Aerotech - Mirage {Kit} (89019) [1992-]

Contributed by Douglas Gardei

Construction Rating: starstarstarstarstar
Flight Rating: starstarstarstarstar
Overall Rating: starstarstarstarstar
Manufacturer: Aerotech
Style: Sport

The Mirage was the second medium-power rocket and the first Aerotech kit that I built. In addition, this kit is the largest rocket that I have ever built, towering 87" (that's 7'- 3"!).It is 2.6" in diameter and weighs 31 ounces.It flies with 29mm motors. In a nutshell, it's a whole lot of rocket!

The kit comes with three body tubes with couplers, plastic nose cone, and launch lugs. Due to mid-separation, it comes with the hardware necessary to attach two 8 foot shock cords and two nylon parachutes (one 22" and one 30"). The motor mount hardware includes a LABYRINTH cooling mesh and ejection baffle, which eliminates the need for wadding, as well as a motor retention hook. There are three large plastic fins with tabs for mounting in Aerotech's FIN-LOK system through a pre-slotted body tube. Lastly, there is a large Mirage decal.

The Aerotech web site indicates that this kit comes with a 24mm adapter. My kit did not and quite frankly due to size and weight the only 24mm motors I would use would be F24 and F39 and then flights would be less than 400 feet. I think its a misprint on the web site because the catalog does not indicate a 24mm adapter.

There are six pages of clear, illustrated instructions. There are a couple of breakouts which provide a location guide for the motor mount and a detail of the fin. The remaining illustrations provide adequate information for assembly. The instructions also provide clear warnings on use of glue, such as, not putting it on the shock cord since it will weaken it and to avoid getting glue into the FIN-LOK ring's. The instructions are in logical order and can ensure a successful assembly if followed. [Picture]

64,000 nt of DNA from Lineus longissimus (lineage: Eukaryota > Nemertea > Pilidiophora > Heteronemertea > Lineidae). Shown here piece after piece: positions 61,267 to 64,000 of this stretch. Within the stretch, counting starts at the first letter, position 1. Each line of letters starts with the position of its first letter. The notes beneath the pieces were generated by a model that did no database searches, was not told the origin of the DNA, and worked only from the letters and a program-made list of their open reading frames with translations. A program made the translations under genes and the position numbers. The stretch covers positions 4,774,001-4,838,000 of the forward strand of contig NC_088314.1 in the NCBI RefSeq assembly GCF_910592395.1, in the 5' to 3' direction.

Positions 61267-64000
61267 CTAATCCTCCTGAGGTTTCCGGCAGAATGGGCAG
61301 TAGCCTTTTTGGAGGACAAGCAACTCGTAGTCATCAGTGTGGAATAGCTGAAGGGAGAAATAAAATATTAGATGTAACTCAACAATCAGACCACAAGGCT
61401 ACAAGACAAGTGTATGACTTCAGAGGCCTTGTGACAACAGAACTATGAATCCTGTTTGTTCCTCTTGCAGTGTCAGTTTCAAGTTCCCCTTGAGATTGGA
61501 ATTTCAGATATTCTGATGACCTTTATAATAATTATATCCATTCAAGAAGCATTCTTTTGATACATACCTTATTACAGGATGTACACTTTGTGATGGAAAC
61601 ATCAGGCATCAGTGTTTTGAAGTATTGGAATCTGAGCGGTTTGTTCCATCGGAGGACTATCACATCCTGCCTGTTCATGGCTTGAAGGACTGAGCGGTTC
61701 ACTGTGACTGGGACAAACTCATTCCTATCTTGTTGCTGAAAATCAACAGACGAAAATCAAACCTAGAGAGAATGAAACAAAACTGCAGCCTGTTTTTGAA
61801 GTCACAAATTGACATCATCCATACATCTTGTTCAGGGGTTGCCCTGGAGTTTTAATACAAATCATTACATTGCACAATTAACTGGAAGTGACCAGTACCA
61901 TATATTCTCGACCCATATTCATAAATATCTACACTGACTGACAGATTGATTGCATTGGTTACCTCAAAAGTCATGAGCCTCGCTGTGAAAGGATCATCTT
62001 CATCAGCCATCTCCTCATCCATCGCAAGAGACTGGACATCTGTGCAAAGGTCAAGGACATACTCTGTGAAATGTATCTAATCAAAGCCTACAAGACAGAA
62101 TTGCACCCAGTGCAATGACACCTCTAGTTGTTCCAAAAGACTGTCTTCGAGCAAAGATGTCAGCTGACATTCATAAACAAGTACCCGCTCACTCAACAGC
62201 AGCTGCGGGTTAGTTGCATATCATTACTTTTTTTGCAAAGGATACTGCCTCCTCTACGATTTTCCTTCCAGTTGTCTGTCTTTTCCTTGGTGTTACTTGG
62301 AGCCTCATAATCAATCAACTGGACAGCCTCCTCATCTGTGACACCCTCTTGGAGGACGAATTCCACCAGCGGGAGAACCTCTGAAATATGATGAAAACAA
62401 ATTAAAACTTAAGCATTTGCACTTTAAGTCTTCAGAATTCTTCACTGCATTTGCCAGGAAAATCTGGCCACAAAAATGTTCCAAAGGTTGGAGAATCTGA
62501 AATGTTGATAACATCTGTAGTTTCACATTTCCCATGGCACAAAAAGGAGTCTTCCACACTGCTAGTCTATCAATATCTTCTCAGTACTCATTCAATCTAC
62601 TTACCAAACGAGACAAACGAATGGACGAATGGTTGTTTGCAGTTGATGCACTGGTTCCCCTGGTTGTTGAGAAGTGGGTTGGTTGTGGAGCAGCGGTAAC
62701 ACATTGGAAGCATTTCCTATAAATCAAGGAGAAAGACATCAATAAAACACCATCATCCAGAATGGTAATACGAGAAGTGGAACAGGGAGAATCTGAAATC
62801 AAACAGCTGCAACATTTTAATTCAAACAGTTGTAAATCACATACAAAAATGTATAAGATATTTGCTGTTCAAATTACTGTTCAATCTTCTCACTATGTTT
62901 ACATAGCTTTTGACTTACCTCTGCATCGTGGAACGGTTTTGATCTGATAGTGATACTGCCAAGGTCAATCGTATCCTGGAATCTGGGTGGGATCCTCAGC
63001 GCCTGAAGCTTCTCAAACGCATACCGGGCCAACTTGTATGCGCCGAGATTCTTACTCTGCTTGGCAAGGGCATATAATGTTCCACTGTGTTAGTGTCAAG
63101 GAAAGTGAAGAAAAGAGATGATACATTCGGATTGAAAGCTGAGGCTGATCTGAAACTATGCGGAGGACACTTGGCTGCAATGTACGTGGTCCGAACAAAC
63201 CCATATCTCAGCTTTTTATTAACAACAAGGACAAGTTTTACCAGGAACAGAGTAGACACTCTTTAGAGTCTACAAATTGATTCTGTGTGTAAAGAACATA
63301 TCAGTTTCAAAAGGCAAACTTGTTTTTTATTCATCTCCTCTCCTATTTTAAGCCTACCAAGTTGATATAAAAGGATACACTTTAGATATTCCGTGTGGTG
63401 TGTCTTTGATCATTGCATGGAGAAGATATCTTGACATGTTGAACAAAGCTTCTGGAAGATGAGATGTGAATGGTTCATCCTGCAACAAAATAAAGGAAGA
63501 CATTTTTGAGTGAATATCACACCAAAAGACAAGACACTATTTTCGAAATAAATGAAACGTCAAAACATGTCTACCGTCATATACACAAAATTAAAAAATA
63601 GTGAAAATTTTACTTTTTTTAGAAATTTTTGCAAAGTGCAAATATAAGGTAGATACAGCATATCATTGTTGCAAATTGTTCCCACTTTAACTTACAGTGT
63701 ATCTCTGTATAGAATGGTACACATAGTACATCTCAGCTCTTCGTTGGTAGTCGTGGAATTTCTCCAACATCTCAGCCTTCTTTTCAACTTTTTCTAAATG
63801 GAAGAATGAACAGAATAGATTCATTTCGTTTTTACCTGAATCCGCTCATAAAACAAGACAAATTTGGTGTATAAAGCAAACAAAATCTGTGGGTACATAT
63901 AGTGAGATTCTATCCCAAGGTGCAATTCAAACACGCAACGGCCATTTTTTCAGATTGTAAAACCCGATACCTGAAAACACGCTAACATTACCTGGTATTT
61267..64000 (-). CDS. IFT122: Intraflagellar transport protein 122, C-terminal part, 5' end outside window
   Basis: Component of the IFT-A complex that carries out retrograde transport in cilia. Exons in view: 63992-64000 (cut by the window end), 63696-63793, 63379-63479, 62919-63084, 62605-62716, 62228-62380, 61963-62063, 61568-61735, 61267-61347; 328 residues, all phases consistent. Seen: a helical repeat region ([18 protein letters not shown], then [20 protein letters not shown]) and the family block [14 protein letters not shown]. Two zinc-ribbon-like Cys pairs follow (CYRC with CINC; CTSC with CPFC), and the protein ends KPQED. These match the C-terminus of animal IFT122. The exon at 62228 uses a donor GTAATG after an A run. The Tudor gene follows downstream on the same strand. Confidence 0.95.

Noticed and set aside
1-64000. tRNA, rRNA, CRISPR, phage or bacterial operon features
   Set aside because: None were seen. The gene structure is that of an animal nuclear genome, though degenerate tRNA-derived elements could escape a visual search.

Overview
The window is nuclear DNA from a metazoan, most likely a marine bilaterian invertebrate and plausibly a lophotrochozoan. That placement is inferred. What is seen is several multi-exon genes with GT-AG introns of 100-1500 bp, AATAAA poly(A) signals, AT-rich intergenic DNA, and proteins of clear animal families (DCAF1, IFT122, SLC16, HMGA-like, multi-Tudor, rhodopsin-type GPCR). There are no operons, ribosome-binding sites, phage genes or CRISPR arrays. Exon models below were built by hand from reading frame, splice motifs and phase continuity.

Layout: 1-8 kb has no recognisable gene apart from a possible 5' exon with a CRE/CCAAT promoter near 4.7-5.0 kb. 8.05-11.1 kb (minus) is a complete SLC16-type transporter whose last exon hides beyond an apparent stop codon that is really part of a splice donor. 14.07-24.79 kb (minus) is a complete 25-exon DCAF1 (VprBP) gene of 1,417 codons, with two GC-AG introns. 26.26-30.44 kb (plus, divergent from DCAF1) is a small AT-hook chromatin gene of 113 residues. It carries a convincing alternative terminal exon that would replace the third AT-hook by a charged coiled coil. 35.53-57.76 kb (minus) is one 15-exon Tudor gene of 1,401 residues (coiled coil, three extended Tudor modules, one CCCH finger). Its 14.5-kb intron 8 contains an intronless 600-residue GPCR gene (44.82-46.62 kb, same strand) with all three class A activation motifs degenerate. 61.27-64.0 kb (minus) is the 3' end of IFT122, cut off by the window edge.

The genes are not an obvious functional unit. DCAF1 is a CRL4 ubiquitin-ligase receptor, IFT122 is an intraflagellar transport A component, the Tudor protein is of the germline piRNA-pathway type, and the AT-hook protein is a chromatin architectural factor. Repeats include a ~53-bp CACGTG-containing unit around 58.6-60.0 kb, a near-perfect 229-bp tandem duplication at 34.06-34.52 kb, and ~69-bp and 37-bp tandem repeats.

The instructions suggest using medium viscosity CA, however, I used 5 and 30-minute epoxy. In doing so, I had to wait a few extra minutes between steps, however, I still built the entire kit in about one and a half hours.

The assembly of this large rocket was very easy and there were no problems. All of the parts fit and went together as described. The most difficult part of this rocket is dealing with it's height. If you're not extra careful, you will certainly hit the ceiling a few times. Also dealing with it's size adds a challenge to finishing.

During the finishing stage I decided to not fill the body tube grooves with anything and just build it up using Plasti-Kote primer. This was not the best decision. This was not the best decision. It took about 5 coats, sanding inbetween each one, before the grooves were filled. The nose cone was one of the biggest problems due to the molding grooves left on each side.

Once fully primed, I chose to paint the rocket with a deep maroon metallic automotive lacquer. I painted the entire rocket this color. Then I took a can of chrome paint and sprayed the nose cone and the upper section of the rocket, not protecting anything from over spray. I think this gave a nice "fade-in" look.

The kit comes with one decal with the name Mirageon it, however I did not choose to use it at first. I have since gone back and used it. I followed the directions completely and cut out the decal, peeled the back off, dipped it into some soapy water then applied it to the body. I adhered nicely.

Overall, for CONSTRUCTION I would rate this kit 5 points. I didn't find a single problem.

The Mirage has a mid-separation design which releases the upper five foot section to descend on it's own 22" parachute. The second 30" parachute carries the bottom, fin and motor, section down.

The kit uses two launch lugs. One is on the upper section and the other is on the bottom section. These two need to be aligned to allow for a smooth launch off of the guide rod. The last page in the instructions are the "Operation Instructions" and they indicate that "a 1/4" diameter metal launch rod at least 36" long (as measured from the top of the blast deflector)" should be used. This can not be correct and must be a blanket operation instruction for other Aerotech kits since the top launch lug is about 38" from the bottom of the rocket. I used a five foot rod and even that seemed a tad bit short.

[Picture]The maiden voyage was on an Aerotech Single-Use F25-6. Excellent slow and loud lift off. Excellent slow and loud lift off. The F25 powered the Mirage to a fully observable apogee (wRASP says about 675 feet), then about 2 seconds after apogee the ejection charge pushed the upper section away and both parachutes deployed. The upper section came down faster than the lower section. The lower section drifted more than the upper section, so it would be good to have a flying partner to help in retrieval.